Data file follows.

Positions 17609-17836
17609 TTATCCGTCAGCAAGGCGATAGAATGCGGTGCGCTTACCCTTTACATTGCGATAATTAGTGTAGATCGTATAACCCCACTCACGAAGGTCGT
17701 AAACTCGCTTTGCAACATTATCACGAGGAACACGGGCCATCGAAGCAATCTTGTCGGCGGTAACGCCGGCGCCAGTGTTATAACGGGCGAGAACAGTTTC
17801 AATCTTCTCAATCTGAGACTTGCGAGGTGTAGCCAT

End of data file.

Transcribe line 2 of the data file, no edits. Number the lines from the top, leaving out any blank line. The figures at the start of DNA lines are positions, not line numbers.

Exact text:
17609 TTATCCGTCAGCAAGGCGATAGAATGCGGTGCGCTTACCCTTTACATTGCGATAATTAGTGTAGATCGTATAACCCCACTCACGAAGGTCGT